Tuesday, July 19, 2011

very bad awful night (or, beginning drivers), part one

He was in the pediatric intensive care, although he was old enough and would have qualified for the Neuro ICU. He was sixteen and had just been t-boned. The car had been hit on the driver's side as he pulled out in front of an oncoming car. His friend Ethan was yelling at him to stop. He couldn't hear Ethan yelling because the music was too loud and he was smoking, not paying attention. It was near sunset and the day was overcast. In my mind's eye I see it as rainy with poor visibility but I know that it was not like that because while he was getting hit I was preparing to go to the Pizza Shop and pick up a few pizzas for the boys who were at the house visiting. Pulling onto Scott Boulevard I saw the line of cars and knew there was a wreck ahead so instead, checked the rear view mirror before making a U-turn, heading back the other direction, taking an alternate route. The roads were dry.
After picking up the Pizzas and returning the way I would have gone in the first place (down Chapel Hill to Scott), I saw a car being towed. One of the vehicles from the crash. For a brief moment I thought of Chuck and wondered if possibly he could have been involved but pushed that thought to the back of my mind refusing to consider the possibility. I am the queen of denial and anyway, the vehicle being towed was large and heavy.
Returning to the house I was met by a group of rambunctious boys, wrestling and running up and down the stairs. We were again in a duplex as I had just sold a house and was making plans on moving into another. The living room-kitchen-dining area was one room essentially, separated by a bar area. I sat the pizza boxes on the bar and was in the process of setting up the drinks for the kids (a group of fourteen year old boys) when Dylan told me that the hospital had called. "The hospital?" I remember asking him. "Yeah, the University Hospital's Emergency Room". Again, it didn't occur to me that anything was wrong. Dylan didn't mention Chuck and was laughing, as if it was a joke, with his friends.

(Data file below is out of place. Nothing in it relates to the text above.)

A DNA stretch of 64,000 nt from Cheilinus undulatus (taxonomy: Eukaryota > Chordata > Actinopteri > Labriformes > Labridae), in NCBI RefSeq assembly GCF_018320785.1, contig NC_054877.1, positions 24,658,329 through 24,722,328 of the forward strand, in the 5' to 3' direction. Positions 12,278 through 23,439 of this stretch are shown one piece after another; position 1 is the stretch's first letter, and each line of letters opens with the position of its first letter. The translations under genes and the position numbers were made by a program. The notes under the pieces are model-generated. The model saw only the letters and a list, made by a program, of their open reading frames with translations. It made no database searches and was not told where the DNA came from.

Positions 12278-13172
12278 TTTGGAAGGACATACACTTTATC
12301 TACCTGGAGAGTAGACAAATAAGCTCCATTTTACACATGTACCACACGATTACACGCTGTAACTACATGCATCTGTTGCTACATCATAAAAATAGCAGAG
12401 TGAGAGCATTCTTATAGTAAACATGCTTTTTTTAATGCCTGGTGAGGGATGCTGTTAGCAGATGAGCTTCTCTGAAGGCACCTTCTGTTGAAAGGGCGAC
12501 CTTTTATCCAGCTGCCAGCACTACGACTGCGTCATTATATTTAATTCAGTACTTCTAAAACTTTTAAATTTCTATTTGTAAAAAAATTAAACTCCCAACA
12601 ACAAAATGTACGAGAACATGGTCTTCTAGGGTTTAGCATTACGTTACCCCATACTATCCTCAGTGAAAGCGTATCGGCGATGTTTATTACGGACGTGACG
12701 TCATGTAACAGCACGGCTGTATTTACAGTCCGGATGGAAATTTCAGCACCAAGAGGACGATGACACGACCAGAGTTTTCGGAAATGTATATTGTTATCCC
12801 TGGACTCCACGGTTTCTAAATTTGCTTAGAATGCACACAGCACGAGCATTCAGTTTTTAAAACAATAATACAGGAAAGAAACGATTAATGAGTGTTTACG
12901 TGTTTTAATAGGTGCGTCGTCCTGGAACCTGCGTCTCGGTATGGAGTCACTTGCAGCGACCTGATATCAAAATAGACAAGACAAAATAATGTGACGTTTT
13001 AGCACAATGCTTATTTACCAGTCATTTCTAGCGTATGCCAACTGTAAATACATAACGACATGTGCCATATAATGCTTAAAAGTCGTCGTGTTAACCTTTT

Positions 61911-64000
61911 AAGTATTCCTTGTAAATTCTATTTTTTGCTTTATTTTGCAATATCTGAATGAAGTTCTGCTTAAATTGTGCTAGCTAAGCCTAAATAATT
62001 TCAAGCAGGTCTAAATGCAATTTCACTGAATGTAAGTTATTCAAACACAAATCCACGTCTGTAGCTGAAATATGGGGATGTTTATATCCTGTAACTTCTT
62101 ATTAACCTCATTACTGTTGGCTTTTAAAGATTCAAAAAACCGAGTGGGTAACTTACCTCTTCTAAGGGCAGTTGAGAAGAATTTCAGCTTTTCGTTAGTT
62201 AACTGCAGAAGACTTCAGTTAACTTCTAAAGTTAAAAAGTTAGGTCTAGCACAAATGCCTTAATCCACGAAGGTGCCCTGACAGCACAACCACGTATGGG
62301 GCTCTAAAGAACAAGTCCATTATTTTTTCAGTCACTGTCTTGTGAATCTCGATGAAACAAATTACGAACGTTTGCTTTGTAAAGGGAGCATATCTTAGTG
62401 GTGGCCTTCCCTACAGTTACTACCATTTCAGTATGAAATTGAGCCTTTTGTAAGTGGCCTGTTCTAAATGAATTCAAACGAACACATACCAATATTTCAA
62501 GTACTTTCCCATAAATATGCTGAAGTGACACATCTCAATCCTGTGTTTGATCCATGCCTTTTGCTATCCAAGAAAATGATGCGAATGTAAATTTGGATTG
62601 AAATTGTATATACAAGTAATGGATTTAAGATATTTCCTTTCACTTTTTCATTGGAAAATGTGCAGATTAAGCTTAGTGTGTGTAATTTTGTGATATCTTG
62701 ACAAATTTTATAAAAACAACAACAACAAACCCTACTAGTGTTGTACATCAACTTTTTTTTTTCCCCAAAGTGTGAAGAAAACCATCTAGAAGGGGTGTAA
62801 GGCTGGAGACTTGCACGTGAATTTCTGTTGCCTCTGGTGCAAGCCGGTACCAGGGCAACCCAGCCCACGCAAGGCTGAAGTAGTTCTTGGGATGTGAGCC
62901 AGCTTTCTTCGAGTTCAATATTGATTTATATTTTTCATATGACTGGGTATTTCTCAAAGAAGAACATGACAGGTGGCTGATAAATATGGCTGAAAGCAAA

To put it into perspective, the ER, at that time, frequently called me to work. The manager  liked me. She liked my experience and knew I would often work, so it was not unusual to pick up the phone and return the call, preparing to say that no, I would not work...The call did not turn out that way. "We have your son here," is what the voice on the other end of the phone said. "Excuse me and just a moment.." said while holding a hand over the receiver and questioning Dylan about just who had called and about what. Dylan's eyes were wide with the "I didn't know it was so important" look. Fear and upset blended into one as I grabbed my purse and headed out the door for the hospital telling the boys to behave themselves. Big mistake. There was something in me which thought, hm, maybe I should take these three extra boys home, they all live in the same neighborhood. That thought was quickly pushed aside as I got in my car and drove away.
How did I get to the hospital and where did I park? It is all a blur, what I do remember was being led back to the trauma area where Chuck was on a gurney having just returned from Cat Scan. The nurse gave me the low down on his condition after I asked, "What happened?" with the understood follow-up question of "and what are they/you doing, going to do?" in other words. What was the plan. He had suffered a closed head injury and they were wanting to keep him for observation, he was in a neck brace until his spine was cleared. He would be sent to the pediatric intensive care unit. While we were talking Chuck would interrupt with "I'm sorry Mama." followed by a "What happened and where am I?". He would be reminded until he forgot again a minute later and would start in with the "Where am I's and I'm sorry's". He did this so often that the nurse and I looked at each other across the gurney and smiled. "It will clear up" she told me and I nodded. (to be continued).

No comments:

Post a Comment